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Q&A With Nick Collison

Q. Getting your jersey raised to the rafters, at what point in your career did you imagine this would take place?

NICK COLLISON: I think the day they told me it was going to happen. I could have never expected something like this.

It's really a special night for me and my family. It's been a long run. To be able to have the career I had here, then have a celebration like that, I feel very fortunate. That kind of goes without saying. But it's amazing for me.

Q. When the franchise made the move here, obviously very tumultuous time, you were one of the few players that had roots in Seattle. I never remember any grousing from you. How did you approach that? How do you look back on those days now?

NICK COLLISON: Yeah, it was difficult because I liked where I was at. When franchises move, it's not easy for anybody. It's a difficult thing. I liked where I was at. The team ended up moving. That's the way the business works. Luckily we came to a great place and it's worked out incredibly for me and the team since then.

I've really learned to love it here. People have been great to me. They were great to us from the very first day. Ended up becoming a special, special thing, coming out of a thing that was difficult at the time. Again, I've been really fortunate with the way things worked out for me.

Q. You've flown into Oklahoma City hundreds of times in your life. What has this one been like the last 24 hours?

NICK COLLISON: Actually drove I-35, been on that road a lot. I drove in today with my daughter today, waited till she was done with school yesterday. She's missing a couple days. A little nostalgic. I've been here a couple times this year. It's a good feeling coming back.

For something like this, I don't know how to feel for something like this. There's nothing that can really prepare you for that. It's really special. Got in last night. Had dinner with Russell and a couple other friends. It was good just to be back. Coming into the arena tonight, it's been a lot of fun. It will be an awesome night. It will be a lot of fun.

Q. You're known as a guy that kind of established the culture here along with Russell and Kevin and others. What would you like people to know what that culture is?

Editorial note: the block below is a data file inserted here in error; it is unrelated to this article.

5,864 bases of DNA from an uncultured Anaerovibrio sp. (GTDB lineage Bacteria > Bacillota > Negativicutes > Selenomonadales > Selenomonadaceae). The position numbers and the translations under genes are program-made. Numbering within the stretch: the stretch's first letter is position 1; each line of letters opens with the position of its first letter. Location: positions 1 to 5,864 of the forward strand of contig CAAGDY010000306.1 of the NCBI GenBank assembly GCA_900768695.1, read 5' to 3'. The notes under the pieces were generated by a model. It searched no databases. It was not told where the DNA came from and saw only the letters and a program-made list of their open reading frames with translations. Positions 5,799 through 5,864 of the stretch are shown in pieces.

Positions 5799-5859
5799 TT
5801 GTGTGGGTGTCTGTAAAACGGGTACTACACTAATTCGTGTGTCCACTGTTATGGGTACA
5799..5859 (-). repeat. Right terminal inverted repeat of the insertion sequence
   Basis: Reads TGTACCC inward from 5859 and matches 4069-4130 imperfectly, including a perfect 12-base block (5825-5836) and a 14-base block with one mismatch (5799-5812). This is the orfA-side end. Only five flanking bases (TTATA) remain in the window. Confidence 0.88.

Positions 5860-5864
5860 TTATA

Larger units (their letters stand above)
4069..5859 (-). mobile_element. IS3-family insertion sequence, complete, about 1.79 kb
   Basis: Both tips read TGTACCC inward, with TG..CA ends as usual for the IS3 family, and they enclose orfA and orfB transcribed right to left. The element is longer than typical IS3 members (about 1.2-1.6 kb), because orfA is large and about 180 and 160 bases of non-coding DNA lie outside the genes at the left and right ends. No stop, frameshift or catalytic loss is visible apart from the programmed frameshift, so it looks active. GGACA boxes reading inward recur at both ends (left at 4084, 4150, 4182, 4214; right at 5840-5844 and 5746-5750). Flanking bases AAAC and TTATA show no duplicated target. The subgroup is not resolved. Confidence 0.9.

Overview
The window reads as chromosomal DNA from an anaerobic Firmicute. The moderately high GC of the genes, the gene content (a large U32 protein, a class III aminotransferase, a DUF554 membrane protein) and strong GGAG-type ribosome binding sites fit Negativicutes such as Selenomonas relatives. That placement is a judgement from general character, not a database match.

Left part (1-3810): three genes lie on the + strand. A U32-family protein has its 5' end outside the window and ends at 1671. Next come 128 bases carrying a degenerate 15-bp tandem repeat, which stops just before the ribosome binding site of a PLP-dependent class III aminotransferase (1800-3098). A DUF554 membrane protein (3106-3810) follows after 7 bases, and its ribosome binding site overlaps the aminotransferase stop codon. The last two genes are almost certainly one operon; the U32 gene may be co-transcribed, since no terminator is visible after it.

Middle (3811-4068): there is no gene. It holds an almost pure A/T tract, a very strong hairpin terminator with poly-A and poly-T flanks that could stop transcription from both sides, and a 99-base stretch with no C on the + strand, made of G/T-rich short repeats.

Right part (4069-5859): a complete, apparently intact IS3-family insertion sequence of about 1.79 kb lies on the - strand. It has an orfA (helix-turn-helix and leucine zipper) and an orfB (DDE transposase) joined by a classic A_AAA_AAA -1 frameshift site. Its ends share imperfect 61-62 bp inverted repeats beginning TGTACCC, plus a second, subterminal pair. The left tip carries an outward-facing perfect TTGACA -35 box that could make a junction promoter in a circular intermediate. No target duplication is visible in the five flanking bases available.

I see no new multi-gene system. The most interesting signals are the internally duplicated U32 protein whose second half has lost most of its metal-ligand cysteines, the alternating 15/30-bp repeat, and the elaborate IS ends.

NICK COLLISON: For me, it was just doing my job. Whatever experiences I had before I got here, the way I viewed playing and my job as a basketball player was to do as much as I could, do whatever it took to the best of my ability to help the team win. I think you just do that day after day, and I think that's what the culture is here. Just doing the work day after day. We started from scratch. Everybody knows the story. We weren't very good. We had a lot of things to prove. We just did it by doing the work over and over again. I think that's kind of what it is. There's really no magic to it. You have to be able to accept responsibility and do the work.

Q. Have you talked to Coach Roy Williams lately? What was it like coming to Oklahoma after playing for Kansas?

NICK COLLISON: I love Coach Williams. I talked to him a couple months ago. He just had an incredible impact on my life as a person and as a player. I think the things I was able to do when I got to the NBA, a lot of it is because I had really good habits, I knew how to do a lot of these things. I knew how to push myself, compete, not give in. I learned almost all of that in college playing for him every day. He's had an incredible impact on my life.

Q. You've been around this team and organization more than anybody. Your thoughts on what do you think it is that this team is struggling with when you watch them in terms of when they had their lows this season? What do you think the team is battling right now?

NICK COLLISON: I don't watch it as closely as obviously I did when I was playing. I watch most of the games. I'm very close with the team and what's going on. To not be in that locker room, it's really hard to say. It is a different thing. That's what I've found. There's nothing like being in there, being in there day-to-day, having the pulse on what's going on. I'd say we've had stretches like this in my time here, too. We always had times where we didn't play as well throughout the year.

What I like about this team, it seems like we got our edge back. It reminds me more of Thunder basketball. We didn't have that at the end of last year. I don't think we had it in the same way we always had it before, where the team just comes out and competes and plays. I think it's been a good year. But they're struggling now. That's part of it, though. It's a long haul. This time of year sometimes you can have some down time where you don't play as well. Hopefully they can get it going here towards the end.

Q. A Roy Williams follow-up. You were the last active NBA player while Roy Williams was at Kansas. When you hear that, what does that make you think about?

NICK COLLISON: There's been a lot of guys to go to Kansas and play in the league. Coach has had a lot. He's probably had just as many at North Carolina now. But I think, like I said earlier, playing there, playing in that program, it prepared us for a lot. There's been a lot of guys that have come through there, had a lot of success. I miss being around coach every day. It's really cool to see the success he's still having.